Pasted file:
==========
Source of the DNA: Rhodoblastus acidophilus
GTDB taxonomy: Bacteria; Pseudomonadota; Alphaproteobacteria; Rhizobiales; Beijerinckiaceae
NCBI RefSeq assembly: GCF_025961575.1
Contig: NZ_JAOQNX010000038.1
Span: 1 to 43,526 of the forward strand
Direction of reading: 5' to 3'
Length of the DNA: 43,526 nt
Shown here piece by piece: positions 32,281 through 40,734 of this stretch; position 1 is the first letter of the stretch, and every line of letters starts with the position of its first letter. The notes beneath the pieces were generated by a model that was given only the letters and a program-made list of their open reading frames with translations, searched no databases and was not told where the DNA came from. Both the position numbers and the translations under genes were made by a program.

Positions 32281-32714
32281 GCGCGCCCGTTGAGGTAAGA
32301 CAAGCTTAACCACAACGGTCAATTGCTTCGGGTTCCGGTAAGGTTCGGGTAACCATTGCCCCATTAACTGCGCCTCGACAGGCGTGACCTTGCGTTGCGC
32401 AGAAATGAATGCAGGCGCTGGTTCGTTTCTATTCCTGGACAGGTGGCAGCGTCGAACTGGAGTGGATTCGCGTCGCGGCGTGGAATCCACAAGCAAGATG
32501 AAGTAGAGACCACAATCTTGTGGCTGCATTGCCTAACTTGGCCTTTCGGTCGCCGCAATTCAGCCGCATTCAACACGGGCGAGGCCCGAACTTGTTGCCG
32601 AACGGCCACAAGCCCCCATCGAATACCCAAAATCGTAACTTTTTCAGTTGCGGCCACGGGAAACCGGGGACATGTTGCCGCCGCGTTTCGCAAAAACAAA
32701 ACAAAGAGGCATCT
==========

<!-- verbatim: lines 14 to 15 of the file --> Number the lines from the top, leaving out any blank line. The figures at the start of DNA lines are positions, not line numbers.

32601 AACGGCCACAAGCCCCCATCGAATACCCAAAATCGTAACTTTTTCAGTTGCGGCCACGGGAAACCGGGGACATGTTGCCGCCGCGTTTCGCAAAAACAAA
32701 ACAAAGAGGCATCT